Violence in video games studied Signpost

Violent video games: the debate continues

Do violent video games help or hinder the players in real life? A new study finds out   | Photo Credit: Paul Sakuma

Contrary to the popular belief that violent video games turn people aggressive, a new study suggests playing them may actually lead to increased moral sensitivity and pro-social behaviour in real life.

New evidence suggests heinous behaviour played out in a virtual environment can lead to players' increased sensitivity towards the moral codes they violated.

"Rather than leading players to become less moral, this research suggestss that violent video-game play may actually lead to increased moral sensitivity. This may, as it does in real life, provoke players to engage in voluntary behaviour that benefits others," said Matthew Grizzard from the University at Buffalo, who led the study.

Grizzard points out that several recent studies, including this one, have found that committing immoral behaviours in a video game elicits feelings of guilt in players who commit them.

The current study found such guilt can lead players to be more sensitive to the moral issues they violated during game play.

"We suggest that pro-social behaviour also may result when guilt is provoked by virtual behaviour," Grizzard said.

How the study worked

Researchers induced guilt in participants by having them play a video game where they violated two of five moral domains: care/harm, fairness/reciprocity, in-group loyalty, respect for authority, and purity/sanctity.

"We found that after a subject played a violent video game, they felt guilt and that guilt was associated with greater sensitivity towards the two particular domains they violated — those of care/harm and fairness/reciprocity," Grizzard said.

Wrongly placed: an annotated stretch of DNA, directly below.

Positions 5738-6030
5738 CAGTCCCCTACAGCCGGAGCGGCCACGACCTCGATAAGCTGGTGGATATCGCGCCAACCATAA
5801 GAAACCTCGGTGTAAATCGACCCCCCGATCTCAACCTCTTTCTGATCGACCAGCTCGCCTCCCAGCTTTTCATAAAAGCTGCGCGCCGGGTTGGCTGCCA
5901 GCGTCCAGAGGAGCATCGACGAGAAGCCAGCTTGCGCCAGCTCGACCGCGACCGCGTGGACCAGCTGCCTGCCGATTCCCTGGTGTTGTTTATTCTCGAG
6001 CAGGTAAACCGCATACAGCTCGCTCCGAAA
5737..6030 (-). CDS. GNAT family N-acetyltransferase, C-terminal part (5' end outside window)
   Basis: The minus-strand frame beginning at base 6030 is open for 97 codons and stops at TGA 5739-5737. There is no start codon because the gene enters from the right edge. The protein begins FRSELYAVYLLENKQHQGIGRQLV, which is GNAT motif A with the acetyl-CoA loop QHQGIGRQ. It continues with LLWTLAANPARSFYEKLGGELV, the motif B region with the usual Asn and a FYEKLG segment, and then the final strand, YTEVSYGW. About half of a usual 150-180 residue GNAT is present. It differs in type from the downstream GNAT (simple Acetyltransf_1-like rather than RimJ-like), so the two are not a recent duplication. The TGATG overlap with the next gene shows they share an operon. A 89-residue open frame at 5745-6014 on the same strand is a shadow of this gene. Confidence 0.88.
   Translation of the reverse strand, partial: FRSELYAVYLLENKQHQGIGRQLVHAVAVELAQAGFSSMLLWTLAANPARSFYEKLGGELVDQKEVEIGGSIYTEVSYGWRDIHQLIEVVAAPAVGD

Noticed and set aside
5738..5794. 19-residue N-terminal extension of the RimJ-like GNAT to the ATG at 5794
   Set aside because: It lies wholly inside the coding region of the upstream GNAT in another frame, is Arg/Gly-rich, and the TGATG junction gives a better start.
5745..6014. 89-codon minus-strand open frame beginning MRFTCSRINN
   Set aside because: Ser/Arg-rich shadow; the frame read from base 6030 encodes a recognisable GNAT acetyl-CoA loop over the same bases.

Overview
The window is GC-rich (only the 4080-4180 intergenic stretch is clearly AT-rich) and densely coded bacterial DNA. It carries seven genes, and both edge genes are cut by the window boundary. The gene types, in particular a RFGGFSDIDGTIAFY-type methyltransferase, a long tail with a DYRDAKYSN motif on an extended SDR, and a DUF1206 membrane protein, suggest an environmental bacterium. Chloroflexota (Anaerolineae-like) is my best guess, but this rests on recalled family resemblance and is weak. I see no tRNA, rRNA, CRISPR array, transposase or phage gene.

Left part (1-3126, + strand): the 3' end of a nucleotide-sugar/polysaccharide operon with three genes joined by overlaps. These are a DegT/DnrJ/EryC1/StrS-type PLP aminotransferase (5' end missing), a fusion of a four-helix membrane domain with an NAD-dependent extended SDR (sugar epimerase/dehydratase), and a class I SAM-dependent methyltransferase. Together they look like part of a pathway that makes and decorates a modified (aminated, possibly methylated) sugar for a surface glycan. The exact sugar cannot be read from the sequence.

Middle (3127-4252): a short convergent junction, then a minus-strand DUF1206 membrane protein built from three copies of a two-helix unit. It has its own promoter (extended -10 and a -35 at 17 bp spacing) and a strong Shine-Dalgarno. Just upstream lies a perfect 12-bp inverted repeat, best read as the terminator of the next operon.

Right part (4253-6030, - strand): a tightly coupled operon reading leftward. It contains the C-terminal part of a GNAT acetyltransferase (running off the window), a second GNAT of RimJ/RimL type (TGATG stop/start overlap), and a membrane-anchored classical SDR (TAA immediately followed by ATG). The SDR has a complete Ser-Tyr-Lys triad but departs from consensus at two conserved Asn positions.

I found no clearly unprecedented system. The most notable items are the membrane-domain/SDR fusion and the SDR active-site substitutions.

The first includes behaviours marked by cruelty, abuse and lack of compassion, and the second, by injustice or the denial of the rights of others.

The findings

"Our findings suggest that emotional experiences evoked by media exposure can increase the intuitive foundations upon which human beings make moral judgements," Grizzard said.

"This is particularly relevant for video-game play, where habitual engagement with that media is the norm for a small, but considerably important group of users," said Grizzard.

Grizzard explained that in life and in game, specific definitions of moral behaviour in each domain will vary from culture to culture and situation to situation.

The study involved 185 subjects who were randomly assigned to either a guilt-inducing condition – in which they played a shooter game as a terrorist or were asked to recall real-life acts that induced guilt – or a control condition - shooter game play as a UN soldier and the recollection of real-life acts that did not induce guilt.

The study found significant positive correlations between video-game guilt and the moral foundations violated during game play.

The study was published in the journal Cyberpsychology, Behaviour and Social Networking.

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Printable version | Oct 17, 2021 8:50:37 PM |

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